After the design phase that took place in Week 1, we had come up with four designs that we proposed to the client. We had started our research and case studies concerning a building technique pioneered by Laing O’Rourke, “Design for Manufacture and Assembly” (DfMA) that would allow us to reduce the time of construction and the amount of onsite construction. These were both main objectives of our project. On Monday of week 2, the focus was to get the Pecha Kucha presentation and the first critical assessment presentation ready for Tuesday morning.
The rest of the week was focused on taking final decisions concerning the selected design. We had chosen to have one central core but after consulting Professor Gardner and Dr Vollum, we decided that “The Twister” would have two cores because it offered more benefits in terms of space and stability.
In his feedback, the client mentioned that we hadn’t considered lighting and overheating so we thought about how to modify the architecture to maximise natural light in the building. We also thought about light wells that would bring extra natural light to the lower floors.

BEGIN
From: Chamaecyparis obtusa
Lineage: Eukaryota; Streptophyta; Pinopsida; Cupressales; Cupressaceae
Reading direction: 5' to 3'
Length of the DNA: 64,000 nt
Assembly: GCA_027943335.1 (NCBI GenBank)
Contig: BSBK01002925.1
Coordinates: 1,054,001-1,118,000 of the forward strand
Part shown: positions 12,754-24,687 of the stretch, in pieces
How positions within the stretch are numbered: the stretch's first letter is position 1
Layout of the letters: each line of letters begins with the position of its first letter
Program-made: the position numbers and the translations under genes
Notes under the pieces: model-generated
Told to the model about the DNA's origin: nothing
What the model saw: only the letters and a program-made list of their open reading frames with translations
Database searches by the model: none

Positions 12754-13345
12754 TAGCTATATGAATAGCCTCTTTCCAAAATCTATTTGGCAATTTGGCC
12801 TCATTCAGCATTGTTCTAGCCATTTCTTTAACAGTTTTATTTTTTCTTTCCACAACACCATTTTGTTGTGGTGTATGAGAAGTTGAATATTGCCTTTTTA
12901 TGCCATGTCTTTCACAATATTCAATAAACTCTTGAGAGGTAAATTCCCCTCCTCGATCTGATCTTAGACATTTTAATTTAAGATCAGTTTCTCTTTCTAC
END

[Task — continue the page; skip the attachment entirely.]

We researched how to create a flexible and modern auditorium. We also found aesthetic solutions for drainage and ventilation. In addition, we started designing the foundations with rough loading estimations and the basement. Towards the end of the week, the team was split up in three with a group working on DfMA, a group working on structural elements and stability, and finally a group working on services in the building.